Perhaps that’s why I feel as if I’m traveling through time with Petty’s music. I’m simply combing through my own teenage fantasies with a ’70s sheen. I don’t think I’m alone in doing that. Even today’s crop of songwriters do the same thing. Free Energy’s Paul Sprangers practically lives in the ’70s, complete with tight jeans, baseball jackets, and high-top sneakers. Musically, he’s made it no secret that he’s also a scholar of Petty. A couple of years back, we spoke prior to the release of Free Energy’s sophomore album, Love Sign, and I asked him about the influence of American rock ‘n’ roll and its past legends. His response was very telling:
Don’t you think it’s weird that there isn’t more music like that? [Tom] Petty is a huge influence on this record, too. He wrote some of the catchiest songs in the canon of American rock. I wonder why more people don’t try to emulate it or use it as a starting point, at the very least. I tend to agree with a lot of people who say “Rock is dead,” because it is, you know?
That album’s gem, “Dance All Night”, certainly subscribes to the nostalgic teenage fanaticism of Petty’s early days. Listen to the way Sprangers ruminates on the night, asking: “What do you want? How do you feel? Save me some time.” Similar to Petty, he’s propelled by the sweeping guitar and keys, and it’s all so romantic. It shouldn’t come as a surprise that it was my favorite song of that year, namely for the way it “took me back.” I had just proposed to my girlfriend, ready for the universal truths and responsibilities that come with marriage, and that song took me back to dizzier times.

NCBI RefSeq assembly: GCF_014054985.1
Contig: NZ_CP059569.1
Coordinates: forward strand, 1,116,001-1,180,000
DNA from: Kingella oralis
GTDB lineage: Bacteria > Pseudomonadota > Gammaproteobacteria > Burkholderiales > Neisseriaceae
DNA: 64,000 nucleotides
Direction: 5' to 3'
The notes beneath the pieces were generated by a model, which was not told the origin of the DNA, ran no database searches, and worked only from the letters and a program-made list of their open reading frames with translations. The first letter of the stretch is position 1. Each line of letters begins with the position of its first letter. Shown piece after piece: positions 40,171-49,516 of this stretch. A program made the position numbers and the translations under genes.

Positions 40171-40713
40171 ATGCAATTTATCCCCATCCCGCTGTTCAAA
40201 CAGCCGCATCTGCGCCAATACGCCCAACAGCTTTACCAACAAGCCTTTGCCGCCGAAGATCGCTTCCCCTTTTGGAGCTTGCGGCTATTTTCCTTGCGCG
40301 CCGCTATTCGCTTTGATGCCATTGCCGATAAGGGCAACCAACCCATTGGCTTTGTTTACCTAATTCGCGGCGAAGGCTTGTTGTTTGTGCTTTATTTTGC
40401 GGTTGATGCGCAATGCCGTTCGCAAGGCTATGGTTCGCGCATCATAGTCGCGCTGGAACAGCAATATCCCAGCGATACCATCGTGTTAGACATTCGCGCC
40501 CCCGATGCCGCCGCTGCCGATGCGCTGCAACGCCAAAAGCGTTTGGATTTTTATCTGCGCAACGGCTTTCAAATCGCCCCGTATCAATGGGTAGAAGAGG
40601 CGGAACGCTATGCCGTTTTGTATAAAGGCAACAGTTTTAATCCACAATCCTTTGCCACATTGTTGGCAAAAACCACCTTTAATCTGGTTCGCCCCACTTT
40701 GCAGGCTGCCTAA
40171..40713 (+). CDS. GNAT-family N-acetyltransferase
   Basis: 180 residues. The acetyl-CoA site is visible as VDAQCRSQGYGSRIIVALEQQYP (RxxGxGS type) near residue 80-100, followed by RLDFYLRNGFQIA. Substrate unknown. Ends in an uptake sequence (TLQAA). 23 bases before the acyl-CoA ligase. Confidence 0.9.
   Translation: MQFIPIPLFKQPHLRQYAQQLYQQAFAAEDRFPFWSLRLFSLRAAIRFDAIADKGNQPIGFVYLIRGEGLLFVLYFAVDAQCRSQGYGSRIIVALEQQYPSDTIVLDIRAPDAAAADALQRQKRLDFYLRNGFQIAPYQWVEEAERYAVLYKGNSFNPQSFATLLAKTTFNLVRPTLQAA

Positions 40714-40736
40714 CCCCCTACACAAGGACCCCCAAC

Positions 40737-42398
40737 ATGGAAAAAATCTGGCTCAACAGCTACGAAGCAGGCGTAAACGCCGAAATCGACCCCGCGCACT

In other words, “Dance All Night” tapped into Petty’s territory, a time when love wasn’t so certain and said uncertainty was as addicting as sweet, sweet candy — tasty but not without its consequences. It’s a time when life was simple and you only cared to worship sex, drugs, and rock ‘n’ roll while avoiding anything remotely severe at all costs — y’know, like teachers, grades, parents … authority. But once you leave teenage life behind, authority becomes commonplace, and you’ve either bought in or attempted to stay in the past. While most frown upon the latter, the rearview mirror is still a nice and easy respite from the great wide open of mundanity ahead.
That’s why I’ll always have the ’70s. Even if I never did.